Born in the Bay Area in 2005 and based in Brooklyn since 2008, Lemonade has two full-length albums to its name, the most recent, Diver, coming in 2012. The band was featured here in March of that year for the song “Neptune.” “Skyballer” is a single released in August, as yet unconnected to a longer release. MP3 via the good folks at Magnet Magazine.
Buzzy, reverby gorgeousness.
A masterly slice of buzzy, reverby gorgeousness, “Kill For Love” is half Jesus & Mary Chain/New Order mashup, half resplendent dance-club shimmer. There are bleepy, twittery synthesizers, scronky guitars, a rigorous (but seemingly handmade) drumbeat, instrumental melody lines, and a fuzzed-up soundscape. On top of it all we get the subtly radiant voice of Ruth Radelet, who sings without pretension and with a wonderful touch of smoke.
Overall the song seems built on a series of simple gestures that read aurally as elegant. An example is in the drumming, and how the song begins with a distinct, pulse-like pounding, which unconsciously draws us in with its heart-related sonic imagery. At 0:49, an insistent high-hat adds a metallic blur, out of which a number of new background sounds emerge. This is not complicated but it is incisive. More songs would be this relatively simple if they knew how; it’s kind of like that old saw about how I would’ve written you a shorter letter but I didn’t have the time.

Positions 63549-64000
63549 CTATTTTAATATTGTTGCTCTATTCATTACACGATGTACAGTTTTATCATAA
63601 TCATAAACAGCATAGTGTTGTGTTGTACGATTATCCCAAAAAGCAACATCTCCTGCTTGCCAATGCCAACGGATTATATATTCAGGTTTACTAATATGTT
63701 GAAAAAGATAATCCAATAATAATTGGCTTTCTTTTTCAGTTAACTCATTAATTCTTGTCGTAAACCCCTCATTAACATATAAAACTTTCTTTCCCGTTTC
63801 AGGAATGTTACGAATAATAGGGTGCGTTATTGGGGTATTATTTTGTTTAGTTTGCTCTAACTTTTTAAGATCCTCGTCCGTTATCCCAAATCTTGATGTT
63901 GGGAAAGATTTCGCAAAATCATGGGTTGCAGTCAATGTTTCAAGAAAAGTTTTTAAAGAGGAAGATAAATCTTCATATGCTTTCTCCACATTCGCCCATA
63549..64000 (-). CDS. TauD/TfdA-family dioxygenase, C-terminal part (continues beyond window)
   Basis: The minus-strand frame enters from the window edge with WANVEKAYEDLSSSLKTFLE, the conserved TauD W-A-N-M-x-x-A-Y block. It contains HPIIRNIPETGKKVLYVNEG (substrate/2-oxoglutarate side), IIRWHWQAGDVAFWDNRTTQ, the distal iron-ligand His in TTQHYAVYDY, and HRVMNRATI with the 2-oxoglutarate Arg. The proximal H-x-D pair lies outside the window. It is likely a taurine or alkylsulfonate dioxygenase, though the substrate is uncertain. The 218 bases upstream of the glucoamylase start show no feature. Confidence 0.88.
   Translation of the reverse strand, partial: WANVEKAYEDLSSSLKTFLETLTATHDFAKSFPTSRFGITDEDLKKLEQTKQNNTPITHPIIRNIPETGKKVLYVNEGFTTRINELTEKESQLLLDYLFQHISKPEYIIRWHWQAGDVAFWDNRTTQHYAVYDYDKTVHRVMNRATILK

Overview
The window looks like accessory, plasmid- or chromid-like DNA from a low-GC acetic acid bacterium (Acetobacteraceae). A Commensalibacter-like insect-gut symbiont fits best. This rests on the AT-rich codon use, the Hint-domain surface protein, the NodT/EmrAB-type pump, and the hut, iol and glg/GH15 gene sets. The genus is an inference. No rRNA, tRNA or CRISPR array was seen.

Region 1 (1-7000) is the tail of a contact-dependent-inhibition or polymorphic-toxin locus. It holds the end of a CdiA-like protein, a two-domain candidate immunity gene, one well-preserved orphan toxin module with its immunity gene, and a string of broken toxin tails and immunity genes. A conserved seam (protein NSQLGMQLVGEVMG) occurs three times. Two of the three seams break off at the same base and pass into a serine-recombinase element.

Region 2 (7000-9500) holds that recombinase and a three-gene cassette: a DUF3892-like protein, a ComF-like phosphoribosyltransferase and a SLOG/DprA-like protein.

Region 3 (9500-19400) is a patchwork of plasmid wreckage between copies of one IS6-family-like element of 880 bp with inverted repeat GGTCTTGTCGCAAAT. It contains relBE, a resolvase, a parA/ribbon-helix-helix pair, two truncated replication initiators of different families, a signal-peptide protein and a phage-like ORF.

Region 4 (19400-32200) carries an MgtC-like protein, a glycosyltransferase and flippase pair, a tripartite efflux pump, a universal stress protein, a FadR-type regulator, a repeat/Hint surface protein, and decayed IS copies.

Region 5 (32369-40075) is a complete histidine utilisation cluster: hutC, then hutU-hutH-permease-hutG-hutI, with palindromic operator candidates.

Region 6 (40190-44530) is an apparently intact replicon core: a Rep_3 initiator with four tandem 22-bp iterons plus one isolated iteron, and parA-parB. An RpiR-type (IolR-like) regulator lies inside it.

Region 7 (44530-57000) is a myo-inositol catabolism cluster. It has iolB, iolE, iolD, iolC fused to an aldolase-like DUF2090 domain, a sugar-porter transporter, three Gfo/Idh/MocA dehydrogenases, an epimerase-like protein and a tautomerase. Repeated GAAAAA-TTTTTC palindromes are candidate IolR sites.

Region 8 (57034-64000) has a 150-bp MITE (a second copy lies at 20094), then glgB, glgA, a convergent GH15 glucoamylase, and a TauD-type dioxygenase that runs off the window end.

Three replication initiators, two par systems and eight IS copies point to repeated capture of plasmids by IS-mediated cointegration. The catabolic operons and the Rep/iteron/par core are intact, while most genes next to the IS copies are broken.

Chromatics is/are (so difficult to select the right verb form in this case) a Portland, Ore.-based band that began as a punk-rock outfit in Seattle in 2002. Personnel changes led to a major reboot in 2007, with the album Night Drive, on the Italians Do It Better label, which introduced Radelet as vocalist and Johnny Jewel as the band’s mastermind. Kill For Love, released in March, continues in this mode. You can listen to the entire album, blended together without breaks between songs, via SoundCloud. If nothing else, be sure to check out the opening track, which is a splendid if unexpected reworking of Neil Young’s “My My Hey Hey (Into the Black).”
MP3 via SoundCloud; thanks to Pitchfork for the head’s up. And actually I was first alerted to this song via Matt Pond’s Twitter feed, so thanks to him too.
The combination of brisk, dance-club movement with precisely conceived instrumental lines is alluring, and the understated chorus—with a half-time melody that floats behind the beat—is both gorgeous and elusive.